Today is 7th of August. Or my goodness, almost autumn! In most of 24 years of my life the start of august brought a panic to my mind: after the last month of summer I’m close to winter, frosts and 4-months-long sleep. I always felt myself like a peasant, who survive – not live! – winter time.

Well, this august I spend in Mediterranean with perspective to avoid winter at all. Because the next destination is… Brazilian summer!!! That’s a high point – to move from summer to summer and never be back to winter time. Maybe, just for a couple of weeks for snowboarding…

But why do I still feel the same? Slight panic, a touch of despair… It lives somewhere deep inside me.

But back to Mediterranean sea. We’re on the south-west coast of Sardinia. Tonight wind blows from the east so we’ve found the shelter in a cosy bay with endless sandy beach and a bar. Lovely evening, walking along the coast and colourful and charming sunset. I was sitting on a deserted beach and watched, how pink feathers disappeared above Sardinian hills, quickly covered by dark blanket of night.

We came to the beach by dinghy, but back to the yacht I swam – water of the sea was incredibly warm and overwhelmed all my body gently and calm. I turned to my back and soon a falling star gave me a chance to make a wish. But what do I need? I have everything, as always, as at every moment of my life.

The last two days we spent on the closest to Spain Italian island – St. Pietro. Main town of the island – Carloforte- reminded me toy cities from cartoons. Clean narrow streets, a fancy marina and a bay, a long coast with palms and souvenir shops. Everything is so neat and nice. I would definitely like to spend here more time.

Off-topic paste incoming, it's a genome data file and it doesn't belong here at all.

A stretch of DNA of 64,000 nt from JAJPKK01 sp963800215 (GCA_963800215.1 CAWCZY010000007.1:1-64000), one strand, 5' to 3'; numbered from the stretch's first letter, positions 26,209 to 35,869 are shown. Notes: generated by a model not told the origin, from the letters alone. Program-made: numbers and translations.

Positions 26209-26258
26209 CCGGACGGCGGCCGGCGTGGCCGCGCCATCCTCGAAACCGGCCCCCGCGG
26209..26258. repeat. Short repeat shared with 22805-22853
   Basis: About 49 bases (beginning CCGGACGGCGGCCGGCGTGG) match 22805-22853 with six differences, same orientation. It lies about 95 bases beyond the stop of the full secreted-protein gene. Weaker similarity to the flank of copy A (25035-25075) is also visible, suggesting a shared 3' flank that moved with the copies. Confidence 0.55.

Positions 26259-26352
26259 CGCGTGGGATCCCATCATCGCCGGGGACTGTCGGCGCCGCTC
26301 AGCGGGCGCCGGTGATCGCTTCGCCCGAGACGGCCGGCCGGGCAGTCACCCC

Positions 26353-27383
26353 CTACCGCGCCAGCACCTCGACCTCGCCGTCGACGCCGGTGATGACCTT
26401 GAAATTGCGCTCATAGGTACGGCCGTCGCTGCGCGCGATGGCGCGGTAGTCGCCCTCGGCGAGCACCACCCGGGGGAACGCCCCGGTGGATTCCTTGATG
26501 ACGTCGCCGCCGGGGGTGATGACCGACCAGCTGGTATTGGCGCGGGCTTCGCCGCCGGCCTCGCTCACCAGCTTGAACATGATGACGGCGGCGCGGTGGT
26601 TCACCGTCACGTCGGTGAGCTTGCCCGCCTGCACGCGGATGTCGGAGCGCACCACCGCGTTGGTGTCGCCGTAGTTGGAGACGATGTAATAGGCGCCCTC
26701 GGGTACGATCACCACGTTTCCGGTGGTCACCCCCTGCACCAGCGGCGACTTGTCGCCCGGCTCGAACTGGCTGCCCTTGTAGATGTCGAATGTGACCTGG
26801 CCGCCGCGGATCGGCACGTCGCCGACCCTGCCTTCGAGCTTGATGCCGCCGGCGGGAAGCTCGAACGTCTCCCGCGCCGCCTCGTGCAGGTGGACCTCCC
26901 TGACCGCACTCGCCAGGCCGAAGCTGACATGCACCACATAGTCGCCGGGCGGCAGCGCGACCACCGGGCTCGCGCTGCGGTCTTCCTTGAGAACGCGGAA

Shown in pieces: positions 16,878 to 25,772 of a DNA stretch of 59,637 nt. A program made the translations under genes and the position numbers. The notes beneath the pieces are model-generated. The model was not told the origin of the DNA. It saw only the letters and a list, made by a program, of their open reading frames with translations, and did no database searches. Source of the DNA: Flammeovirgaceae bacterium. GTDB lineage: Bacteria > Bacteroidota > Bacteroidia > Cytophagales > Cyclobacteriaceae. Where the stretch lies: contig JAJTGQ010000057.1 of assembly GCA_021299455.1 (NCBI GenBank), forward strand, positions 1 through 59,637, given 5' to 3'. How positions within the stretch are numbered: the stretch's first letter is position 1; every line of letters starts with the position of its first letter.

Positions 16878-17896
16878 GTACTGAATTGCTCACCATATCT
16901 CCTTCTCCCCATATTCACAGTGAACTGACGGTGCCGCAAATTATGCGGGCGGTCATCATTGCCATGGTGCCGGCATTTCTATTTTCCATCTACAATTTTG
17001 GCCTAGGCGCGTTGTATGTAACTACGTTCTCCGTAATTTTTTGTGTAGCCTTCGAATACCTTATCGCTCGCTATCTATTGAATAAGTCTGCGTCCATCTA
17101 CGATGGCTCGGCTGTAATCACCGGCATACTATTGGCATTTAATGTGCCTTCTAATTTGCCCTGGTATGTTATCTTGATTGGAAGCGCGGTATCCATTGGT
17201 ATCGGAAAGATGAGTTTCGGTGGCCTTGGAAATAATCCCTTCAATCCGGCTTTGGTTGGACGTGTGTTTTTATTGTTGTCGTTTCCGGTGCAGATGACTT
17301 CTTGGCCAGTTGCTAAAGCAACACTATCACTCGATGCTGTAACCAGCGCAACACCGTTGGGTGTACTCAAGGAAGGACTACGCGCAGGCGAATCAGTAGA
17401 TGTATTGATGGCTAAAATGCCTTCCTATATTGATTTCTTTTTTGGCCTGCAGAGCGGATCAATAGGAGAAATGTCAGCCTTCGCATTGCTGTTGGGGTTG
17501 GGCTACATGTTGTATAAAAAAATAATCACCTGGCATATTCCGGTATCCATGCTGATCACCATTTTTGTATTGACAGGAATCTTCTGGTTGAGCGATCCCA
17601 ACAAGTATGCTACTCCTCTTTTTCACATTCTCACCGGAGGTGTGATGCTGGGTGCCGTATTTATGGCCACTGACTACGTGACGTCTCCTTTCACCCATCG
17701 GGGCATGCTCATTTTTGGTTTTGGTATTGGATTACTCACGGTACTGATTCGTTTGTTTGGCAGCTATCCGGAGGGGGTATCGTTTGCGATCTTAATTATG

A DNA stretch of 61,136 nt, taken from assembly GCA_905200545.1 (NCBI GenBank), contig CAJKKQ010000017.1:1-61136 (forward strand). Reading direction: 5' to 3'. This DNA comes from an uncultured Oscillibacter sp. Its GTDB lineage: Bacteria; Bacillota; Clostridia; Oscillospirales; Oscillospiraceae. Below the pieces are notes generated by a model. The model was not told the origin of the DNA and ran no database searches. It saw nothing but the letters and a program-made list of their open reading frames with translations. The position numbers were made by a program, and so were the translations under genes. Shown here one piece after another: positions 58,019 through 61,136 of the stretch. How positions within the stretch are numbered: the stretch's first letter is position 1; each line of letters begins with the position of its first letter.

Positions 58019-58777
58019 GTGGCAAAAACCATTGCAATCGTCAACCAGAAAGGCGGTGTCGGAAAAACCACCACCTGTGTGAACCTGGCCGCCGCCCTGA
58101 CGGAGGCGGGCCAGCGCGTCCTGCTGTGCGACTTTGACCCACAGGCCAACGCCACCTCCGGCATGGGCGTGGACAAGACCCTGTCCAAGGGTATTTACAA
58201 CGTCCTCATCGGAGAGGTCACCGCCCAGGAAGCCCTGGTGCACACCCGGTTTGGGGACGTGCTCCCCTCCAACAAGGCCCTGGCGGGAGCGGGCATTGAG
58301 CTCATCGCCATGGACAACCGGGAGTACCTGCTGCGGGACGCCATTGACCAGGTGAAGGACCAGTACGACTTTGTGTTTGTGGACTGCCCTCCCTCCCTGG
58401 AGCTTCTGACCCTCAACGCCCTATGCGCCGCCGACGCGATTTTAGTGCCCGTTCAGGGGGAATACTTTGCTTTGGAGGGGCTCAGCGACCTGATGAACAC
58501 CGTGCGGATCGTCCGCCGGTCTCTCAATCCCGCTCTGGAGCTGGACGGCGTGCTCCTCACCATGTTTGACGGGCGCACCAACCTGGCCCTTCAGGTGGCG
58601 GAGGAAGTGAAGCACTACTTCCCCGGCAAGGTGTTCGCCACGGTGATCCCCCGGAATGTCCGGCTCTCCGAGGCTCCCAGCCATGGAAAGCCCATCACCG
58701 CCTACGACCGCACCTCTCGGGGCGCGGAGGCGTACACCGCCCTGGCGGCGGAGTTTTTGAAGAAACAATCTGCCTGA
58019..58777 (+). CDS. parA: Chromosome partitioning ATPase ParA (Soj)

Despite its small size, town has many amazing places to spent evening. Searching for internet, we ended up in a bar that I would easily give 5 stars from 5. The bar “L’Incudine” on Via Roma, 78 –  I would become a constant guest of this kind of place even in Saint-Petersburg or Paris. Small but cosy, with books and paintings on walls, with English-speaking and friendly stuff and free WiFi (that doesn’t need registration as in many places in Italy). As we would say in Russia – with personality.

We stayed in marina of Carloforte – and that was the fanciest marina I’ve ever been: with restaurant and life music, nice showers and green carpet that covered all a quay (!!!), where children from moored boats had fun and rest. At the same time, that was a cheapest marina among European – 45 euros.

We were lucky to catch the finish of some regatta or rally. Most of yachts were French. Probably, they went from Cote-d’Azur to Sardinia. And French know how to have fun. Being back on board after 24pm, I slept with closed hatch and still heard well songs and jokes that they performed.

Boats, sailing near our shelter.